I’ll never forget my first day of seminary.  The professor of Inductive Bible Study (David Bauer) recited half the New Testament in Greek.  Okay, that’s an exaggeration, but that’s what it seemed like at the time.  Then I went to church history and realized many of my classmates knew who Dr. Collins was talking about when he dropped names like Origen or Tertullian. Heck, I was still pronouncing Augustine the same way I say the name of the town in Florida (August- een instead of A-gust-in).  The day finished off nicely in “Foundations of Youth Ministry.”  My prof for that class went through the syllabus and explained we were going to write a paper describing our theology of youth ministry.  In the midst of that conversation, he used words like soteriology, Christology, incarnational, pneumatology- and probably a few others that I couldn’t figure out how to spell.  To my embarrassment, I had to make a special appointment with Dr. Hampton just so I could figure out the fancy theology terms that went along with the ideas I had. 

For me, seminary was a lesson in humility.  I’ve heard many a fellow-seminarian remark that one class or another was “humility 101” for them.  My whole first year in seminary was humility 101, 201, 301, and 401 for me.  In fact, by the end of my first semester, I was only convinced of three things.  1) I loved God more than ever.  2) I was in precisely the right place, at the right time, and 3) I still had so much to learn.

But a few more years into this process, something has happened.  Instead of seminary feeding my humility, it now has a tendency to feed my pride.  You see, all those words I didn’t know in YM class are now part of my everyday vocabulary.[1]  I’ve read the works of those church fathers I’d never heard of, and even though I still can’t recite the New Testament in Greek,  I can find all the structural relationships you want in a pericope.  See, I even use the word “pericope!”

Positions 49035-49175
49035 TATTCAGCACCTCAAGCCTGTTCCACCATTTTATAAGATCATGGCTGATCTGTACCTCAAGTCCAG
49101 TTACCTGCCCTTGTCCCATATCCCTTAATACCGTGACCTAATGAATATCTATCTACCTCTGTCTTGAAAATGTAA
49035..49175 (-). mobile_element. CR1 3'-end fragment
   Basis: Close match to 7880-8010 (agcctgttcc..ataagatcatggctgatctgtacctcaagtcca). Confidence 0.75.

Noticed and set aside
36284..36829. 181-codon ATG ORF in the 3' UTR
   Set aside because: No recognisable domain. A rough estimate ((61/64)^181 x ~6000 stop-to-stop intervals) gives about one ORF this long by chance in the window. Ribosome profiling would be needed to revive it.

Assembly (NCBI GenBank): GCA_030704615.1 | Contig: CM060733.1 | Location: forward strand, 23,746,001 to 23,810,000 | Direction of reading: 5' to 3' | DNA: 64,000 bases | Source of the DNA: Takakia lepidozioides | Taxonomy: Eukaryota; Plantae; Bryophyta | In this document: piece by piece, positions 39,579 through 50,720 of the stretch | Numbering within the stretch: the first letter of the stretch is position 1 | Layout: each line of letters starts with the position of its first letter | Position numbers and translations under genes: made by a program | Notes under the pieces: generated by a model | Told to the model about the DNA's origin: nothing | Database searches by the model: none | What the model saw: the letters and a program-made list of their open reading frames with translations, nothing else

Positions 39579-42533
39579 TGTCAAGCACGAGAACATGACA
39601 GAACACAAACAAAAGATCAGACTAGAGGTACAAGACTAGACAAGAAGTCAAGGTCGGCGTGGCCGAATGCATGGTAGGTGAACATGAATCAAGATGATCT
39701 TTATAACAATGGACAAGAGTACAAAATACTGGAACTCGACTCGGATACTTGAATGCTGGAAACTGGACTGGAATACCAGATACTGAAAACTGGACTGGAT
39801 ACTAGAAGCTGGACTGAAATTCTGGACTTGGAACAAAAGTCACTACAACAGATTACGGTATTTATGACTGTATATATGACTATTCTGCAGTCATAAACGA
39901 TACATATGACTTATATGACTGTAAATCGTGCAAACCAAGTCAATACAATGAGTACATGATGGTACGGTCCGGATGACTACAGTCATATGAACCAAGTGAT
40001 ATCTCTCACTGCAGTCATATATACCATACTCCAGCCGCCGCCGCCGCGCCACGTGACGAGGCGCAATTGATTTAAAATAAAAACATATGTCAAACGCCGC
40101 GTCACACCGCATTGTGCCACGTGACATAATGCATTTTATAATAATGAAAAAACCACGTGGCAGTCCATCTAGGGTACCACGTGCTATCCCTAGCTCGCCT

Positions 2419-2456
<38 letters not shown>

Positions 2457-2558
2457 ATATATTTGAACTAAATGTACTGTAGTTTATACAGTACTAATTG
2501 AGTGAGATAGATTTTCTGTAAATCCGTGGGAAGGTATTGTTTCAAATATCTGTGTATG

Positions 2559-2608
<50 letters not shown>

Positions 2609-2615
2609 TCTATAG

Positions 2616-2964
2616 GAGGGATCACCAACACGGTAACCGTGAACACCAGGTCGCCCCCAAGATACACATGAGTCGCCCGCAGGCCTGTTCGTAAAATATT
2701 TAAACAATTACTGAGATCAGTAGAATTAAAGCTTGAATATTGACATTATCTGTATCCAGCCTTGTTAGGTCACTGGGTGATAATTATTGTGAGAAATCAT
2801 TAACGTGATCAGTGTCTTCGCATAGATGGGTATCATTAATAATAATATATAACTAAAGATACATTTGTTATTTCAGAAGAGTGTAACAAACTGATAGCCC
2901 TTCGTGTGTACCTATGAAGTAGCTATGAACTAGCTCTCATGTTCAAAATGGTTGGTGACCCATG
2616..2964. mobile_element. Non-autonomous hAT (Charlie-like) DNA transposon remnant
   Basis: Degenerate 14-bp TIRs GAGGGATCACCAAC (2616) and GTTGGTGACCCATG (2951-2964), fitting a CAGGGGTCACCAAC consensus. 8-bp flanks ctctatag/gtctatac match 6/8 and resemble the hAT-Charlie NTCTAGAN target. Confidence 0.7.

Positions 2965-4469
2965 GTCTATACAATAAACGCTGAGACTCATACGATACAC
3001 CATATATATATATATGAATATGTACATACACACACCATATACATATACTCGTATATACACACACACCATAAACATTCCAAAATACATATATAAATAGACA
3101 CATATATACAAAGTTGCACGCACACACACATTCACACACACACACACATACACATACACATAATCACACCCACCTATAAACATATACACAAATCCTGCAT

All this knowledge has made me a better student and preacher of God’s word.  It’s definitely made me a better follower of Jesus, but it’s also given me another notch in the proverbial belt which I am constantly tempted to show off.    Even this week, I almost pulled out the “I know more than you” card in the midst of a disagreement over a passage of Scripture.  Thankfully, God gave me the self-control not to do that, but the inclination was still there.  The experience sent me into some prayer and reflection, and God reminded me of this truth, “God opposes the proud, but shows favor to the humble,” (James 4:6).

I’m not sure whether to call for a collective “Amen,” or “Ouch” because I suspect I’m not alone in this.  When we commit the sin of pride, we’re not just putting ourselves in opposition to God, but we’re also putting God in opposition to us.  That’s not the place I want to be in

So my prayer for this semester is that God allows me to approach my theological education with the same sense of wonder- and humility- that I did that first day.

What makes your pride rise to the surface and how do you stay humble?


[1] When you marry a seminary trained academic, theology and philosophy are everyday topics.